However, some aromatic amino compounds are not polymorphically acetylated, such as p-aminobenzoic acid andp-aminosalicylic acid. This is clearly illustrated by procainamide (figure 5.18) which is itself polymorphically acetylated (figure 5.19a) whereas the hydrolysis product p-aminobenzoic acid (figure 5.18) is monomorphically acetylated in the same individuals (figure 5.19b). Studies in rabbits showed that there were only small differences in acetylation in vitro between liver from rapid and slow acetylator phenotypes for monomorphic substrates such as p-aminobenzoic acid (2-2.5-fold) compared with large differences for polymorphic substrates (10-100-fold). However, using polymorphic substrates with the isolated enzyme, no correlation could be found between Km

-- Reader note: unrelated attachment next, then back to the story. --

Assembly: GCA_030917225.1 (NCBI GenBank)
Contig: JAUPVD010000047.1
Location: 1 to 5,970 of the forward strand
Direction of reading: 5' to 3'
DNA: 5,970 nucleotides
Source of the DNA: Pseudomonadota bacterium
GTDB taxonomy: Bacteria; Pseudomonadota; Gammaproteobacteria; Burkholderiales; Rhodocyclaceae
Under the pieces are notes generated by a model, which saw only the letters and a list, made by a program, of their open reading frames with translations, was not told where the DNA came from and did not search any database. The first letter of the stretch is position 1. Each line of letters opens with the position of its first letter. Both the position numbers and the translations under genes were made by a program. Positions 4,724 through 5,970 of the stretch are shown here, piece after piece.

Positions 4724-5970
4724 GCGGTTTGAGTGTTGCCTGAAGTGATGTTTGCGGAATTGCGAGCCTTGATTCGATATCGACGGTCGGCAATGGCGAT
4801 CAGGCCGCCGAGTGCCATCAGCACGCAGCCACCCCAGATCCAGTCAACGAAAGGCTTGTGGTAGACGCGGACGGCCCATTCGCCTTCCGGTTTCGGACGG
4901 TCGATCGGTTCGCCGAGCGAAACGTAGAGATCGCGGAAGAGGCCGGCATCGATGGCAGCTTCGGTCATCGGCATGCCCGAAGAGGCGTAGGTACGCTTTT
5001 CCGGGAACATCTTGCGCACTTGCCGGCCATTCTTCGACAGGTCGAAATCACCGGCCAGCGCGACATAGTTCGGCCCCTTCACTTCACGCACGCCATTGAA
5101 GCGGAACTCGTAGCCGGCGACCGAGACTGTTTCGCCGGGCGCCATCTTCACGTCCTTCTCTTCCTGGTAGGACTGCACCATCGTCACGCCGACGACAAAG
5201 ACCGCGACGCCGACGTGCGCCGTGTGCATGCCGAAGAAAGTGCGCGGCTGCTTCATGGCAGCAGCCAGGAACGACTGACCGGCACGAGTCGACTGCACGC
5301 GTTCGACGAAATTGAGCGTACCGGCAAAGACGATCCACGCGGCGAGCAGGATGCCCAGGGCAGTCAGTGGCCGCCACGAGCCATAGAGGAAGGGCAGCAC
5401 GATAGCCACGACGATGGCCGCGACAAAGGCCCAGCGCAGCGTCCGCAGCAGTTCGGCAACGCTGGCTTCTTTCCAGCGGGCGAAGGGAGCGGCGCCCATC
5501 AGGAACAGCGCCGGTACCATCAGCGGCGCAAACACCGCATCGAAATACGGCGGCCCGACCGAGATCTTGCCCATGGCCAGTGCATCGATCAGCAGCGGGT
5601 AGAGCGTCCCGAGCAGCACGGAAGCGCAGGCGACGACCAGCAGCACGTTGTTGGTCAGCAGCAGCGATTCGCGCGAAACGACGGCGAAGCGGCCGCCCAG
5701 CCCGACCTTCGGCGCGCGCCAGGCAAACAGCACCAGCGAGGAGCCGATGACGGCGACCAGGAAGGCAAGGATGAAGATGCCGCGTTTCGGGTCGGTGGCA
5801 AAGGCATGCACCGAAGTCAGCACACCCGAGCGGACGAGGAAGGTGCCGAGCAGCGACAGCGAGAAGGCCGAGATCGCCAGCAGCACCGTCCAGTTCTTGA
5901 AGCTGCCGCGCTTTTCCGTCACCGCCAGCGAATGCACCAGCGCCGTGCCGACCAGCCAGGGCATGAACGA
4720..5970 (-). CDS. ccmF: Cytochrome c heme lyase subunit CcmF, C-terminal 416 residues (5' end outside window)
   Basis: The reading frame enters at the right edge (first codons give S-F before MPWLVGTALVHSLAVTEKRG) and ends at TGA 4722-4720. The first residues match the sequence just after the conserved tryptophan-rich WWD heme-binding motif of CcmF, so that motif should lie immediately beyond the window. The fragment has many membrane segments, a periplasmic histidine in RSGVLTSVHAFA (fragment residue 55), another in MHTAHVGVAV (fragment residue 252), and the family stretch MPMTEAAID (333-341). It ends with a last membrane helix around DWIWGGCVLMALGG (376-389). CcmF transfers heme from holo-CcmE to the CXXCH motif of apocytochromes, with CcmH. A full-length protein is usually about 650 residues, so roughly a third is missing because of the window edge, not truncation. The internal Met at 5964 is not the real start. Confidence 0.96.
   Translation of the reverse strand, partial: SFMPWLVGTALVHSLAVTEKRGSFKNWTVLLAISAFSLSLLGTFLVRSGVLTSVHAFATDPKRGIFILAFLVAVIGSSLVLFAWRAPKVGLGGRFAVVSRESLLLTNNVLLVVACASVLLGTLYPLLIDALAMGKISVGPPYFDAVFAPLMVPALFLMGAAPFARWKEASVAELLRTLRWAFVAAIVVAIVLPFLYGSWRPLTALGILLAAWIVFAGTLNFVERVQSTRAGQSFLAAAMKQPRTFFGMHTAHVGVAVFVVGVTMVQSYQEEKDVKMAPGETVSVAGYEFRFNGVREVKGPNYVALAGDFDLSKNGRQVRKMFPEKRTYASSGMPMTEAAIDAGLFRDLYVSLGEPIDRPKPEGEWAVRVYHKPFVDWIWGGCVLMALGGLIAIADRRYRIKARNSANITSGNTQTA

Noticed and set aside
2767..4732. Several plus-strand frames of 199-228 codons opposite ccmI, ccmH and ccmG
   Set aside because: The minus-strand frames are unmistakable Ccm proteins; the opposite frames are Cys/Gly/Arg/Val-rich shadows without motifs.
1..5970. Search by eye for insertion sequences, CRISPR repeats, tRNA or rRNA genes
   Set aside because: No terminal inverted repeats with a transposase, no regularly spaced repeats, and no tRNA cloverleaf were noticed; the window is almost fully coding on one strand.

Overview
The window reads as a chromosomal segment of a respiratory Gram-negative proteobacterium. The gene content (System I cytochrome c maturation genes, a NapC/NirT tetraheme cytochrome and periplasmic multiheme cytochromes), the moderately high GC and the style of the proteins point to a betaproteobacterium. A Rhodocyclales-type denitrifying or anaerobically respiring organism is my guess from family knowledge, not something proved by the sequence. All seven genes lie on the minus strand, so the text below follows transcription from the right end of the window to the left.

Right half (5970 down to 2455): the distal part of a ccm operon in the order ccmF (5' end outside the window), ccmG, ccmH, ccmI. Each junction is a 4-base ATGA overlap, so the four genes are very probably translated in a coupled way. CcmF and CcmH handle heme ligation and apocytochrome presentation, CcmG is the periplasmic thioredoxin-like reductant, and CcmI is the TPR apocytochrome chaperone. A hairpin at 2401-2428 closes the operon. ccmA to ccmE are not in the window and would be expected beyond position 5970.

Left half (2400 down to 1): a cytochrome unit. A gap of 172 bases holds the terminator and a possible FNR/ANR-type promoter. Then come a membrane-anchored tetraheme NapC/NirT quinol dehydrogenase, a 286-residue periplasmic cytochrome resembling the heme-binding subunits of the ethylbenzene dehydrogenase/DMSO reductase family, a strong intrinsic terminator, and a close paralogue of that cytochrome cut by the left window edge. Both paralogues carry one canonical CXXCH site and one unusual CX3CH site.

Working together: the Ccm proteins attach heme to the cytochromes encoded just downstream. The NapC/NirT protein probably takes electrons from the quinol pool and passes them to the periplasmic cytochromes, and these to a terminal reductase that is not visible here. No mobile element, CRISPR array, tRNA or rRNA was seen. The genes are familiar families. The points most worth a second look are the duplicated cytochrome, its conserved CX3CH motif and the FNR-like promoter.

Slow Acetylators Drug Metabolism
FIGURE 5.18 Metabolism of procainamide. Procainamide and the hydrolysis product p-aminobenzoic acid are both acetylated.
Procainamide Dose Table
FIGURE 5.19 Frequency distribution for the acetylation ofprocainamide (a) and p-aminobenzoic acid (b) in human subjects. Data represents excretion of acetylated product in the urine 6 h after dosing. Data from De Souich and Erill